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The Teacher Is the Student

When I was a young associate at a law firm, one of my mentors encouraged me to start looking for opportunities to teach at continuing legal education seminars.  When I asked him whether he thought I had the requisite expertise to instruct others on the law, he wisely told me that one of the best ways to become truly expert in something is to prepare to teach it to others. 

​As I began to prepare the syllabus for a course on mediation that I am teaching in the spring at a local law school, I remembered my colleague’s advice and realized again how accurate it is as I looked at the list of materials I want to reread or examine before I enter the classroom in January.  The resources available today are staggering.  My latest Amazon search for “mediation” yielded over 17,000 results, though Amazon also has a problem separating mediation from meditation.  (For more on that, see my July 2016 blog post, Mediation? Do You Mean Meditation?).
After sifting through the list of materials to which I want to expose my students, I realized that perhaps I needed to get away from theory and head back into the realm of the practical.  After all, what do second and third year law students need to learn about mediation, and how can they learn it most effectively?  How will they be using mediation in their practices?  How can I help them transfer knowledge from the classroom to the conference room?  How can I assist them in seeing the benefits that dispute resolution techniques can bring to any situation, whether emergent or full-blown?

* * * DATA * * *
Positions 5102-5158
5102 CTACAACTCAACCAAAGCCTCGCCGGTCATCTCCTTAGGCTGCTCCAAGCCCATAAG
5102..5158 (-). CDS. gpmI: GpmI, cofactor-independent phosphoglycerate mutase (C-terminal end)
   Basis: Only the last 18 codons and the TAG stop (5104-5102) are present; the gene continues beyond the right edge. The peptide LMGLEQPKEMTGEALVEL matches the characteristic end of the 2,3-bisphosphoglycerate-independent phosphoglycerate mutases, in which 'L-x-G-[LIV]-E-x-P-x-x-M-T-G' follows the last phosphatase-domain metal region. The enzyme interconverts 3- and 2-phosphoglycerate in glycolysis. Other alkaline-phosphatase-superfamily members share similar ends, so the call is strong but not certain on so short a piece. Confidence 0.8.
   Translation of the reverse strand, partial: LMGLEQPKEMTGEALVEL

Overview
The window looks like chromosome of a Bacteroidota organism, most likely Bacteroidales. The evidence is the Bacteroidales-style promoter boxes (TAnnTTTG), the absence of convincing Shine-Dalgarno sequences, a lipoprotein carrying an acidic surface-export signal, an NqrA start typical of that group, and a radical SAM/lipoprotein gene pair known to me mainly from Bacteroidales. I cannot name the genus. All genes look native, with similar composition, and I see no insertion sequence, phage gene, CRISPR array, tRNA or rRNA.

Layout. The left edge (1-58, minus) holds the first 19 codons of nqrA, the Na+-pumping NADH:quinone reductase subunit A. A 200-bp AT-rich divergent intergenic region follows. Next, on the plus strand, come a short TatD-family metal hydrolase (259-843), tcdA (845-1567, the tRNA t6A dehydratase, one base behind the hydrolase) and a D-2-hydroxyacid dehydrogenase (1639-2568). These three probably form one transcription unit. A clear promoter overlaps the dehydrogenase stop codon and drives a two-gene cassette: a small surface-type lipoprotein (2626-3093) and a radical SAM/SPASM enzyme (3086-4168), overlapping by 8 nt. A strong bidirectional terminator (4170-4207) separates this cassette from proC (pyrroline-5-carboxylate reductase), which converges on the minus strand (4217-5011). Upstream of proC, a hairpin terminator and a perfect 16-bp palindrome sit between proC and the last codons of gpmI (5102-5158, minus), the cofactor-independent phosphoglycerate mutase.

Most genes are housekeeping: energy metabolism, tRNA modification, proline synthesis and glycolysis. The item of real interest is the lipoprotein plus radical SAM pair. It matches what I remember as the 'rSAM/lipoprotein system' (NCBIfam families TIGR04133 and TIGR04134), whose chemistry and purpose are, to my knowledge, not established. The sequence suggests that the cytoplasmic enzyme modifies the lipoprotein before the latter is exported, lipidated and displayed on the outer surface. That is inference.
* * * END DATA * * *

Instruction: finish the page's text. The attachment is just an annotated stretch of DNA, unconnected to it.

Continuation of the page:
I have settled on three primary questions I would like my students to be able to answer at the end of the semester.  First, what does mediation look like?  Second, how do I prepare for mediation?  Finally, how do I help the parties in dispute get the most of the mediation experience.  If you have participated in more than one mediation, you know that the answers to these questions vary from situation to situation, but that common themes and techniques help to answer each of these questions in almost every situation.
If you had to answer each of those questions, what would you say?  If you were asked what themes and techniques have been common to your mediations, what would be your response?  I’d love to hear from you as I continue to prepare for the coming semester.